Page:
On Sat, Mar 1, 2014 at 6:42 AM, Ron Adam firstname.lastname@example.org wrote:
It's not clear what differences you mean here... can you show some examples?
These are exactly the same:
x = (1,2) f(*x)
I played with dis.dis() and it seems there are special-case opcodes for calling a function with a variable number of arguments and/or with variable keyword args; but once it arrives at the other side, the two are identical:
The runtime fetches some callable, gives it some args, and says "Go do your stuff!". It doesn't care what that callable is - it could be a classic function defined with 'def' or 'lambda', it could be a type, it could be an object with __call__, it could be a built-in that's backed by a C function, anything. All that ends up arriving on the other side is: You have these positional args and these keyword args.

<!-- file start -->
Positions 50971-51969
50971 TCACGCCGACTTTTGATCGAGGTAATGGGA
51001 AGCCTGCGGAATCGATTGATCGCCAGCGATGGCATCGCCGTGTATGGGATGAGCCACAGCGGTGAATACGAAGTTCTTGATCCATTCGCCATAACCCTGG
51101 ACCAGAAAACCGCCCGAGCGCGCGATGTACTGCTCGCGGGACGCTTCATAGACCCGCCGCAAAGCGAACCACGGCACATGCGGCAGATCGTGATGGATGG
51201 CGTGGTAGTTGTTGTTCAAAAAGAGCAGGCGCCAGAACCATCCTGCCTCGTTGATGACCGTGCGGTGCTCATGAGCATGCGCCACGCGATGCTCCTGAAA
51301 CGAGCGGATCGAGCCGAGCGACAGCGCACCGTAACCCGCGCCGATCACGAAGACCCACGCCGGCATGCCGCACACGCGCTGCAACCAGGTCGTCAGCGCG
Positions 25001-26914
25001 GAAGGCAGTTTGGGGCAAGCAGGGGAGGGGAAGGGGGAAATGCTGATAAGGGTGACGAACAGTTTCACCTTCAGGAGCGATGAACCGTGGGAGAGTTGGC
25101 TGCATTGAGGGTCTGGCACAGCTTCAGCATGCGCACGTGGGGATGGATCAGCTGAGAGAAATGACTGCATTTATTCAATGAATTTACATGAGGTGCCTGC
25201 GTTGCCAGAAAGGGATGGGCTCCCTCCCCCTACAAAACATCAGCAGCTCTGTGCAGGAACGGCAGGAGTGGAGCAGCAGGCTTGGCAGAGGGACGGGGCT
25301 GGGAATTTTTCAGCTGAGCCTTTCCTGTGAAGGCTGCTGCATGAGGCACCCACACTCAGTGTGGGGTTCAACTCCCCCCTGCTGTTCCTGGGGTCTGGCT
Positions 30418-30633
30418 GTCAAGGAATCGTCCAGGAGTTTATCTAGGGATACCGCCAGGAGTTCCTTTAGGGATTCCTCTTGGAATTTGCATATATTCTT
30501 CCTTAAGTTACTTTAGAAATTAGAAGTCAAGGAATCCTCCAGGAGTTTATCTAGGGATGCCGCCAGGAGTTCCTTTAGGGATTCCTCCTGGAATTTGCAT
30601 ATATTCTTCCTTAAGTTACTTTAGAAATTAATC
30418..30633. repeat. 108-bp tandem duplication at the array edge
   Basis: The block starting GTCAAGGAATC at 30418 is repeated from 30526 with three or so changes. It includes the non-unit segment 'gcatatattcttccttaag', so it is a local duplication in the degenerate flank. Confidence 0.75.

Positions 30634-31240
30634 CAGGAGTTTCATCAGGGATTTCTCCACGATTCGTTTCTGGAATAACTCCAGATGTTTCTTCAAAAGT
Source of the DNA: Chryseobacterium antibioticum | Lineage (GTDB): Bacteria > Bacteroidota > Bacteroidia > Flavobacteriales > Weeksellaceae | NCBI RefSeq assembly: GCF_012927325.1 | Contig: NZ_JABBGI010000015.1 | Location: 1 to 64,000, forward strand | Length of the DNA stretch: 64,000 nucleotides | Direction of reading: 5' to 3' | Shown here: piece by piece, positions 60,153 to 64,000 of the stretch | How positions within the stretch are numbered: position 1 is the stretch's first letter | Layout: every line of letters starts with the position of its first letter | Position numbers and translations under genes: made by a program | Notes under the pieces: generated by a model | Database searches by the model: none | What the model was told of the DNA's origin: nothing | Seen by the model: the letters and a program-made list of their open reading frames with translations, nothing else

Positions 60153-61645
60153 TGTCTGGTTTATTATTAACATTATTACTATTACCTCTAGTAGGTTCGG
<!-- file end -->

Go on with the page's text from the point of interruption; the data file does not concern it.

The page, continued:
Adding the tri-star to the mix suddenly changes that. A function is now capable of taking an expression, rather than an object. That's completely different, and it depends on the called function to distinguish one from the other.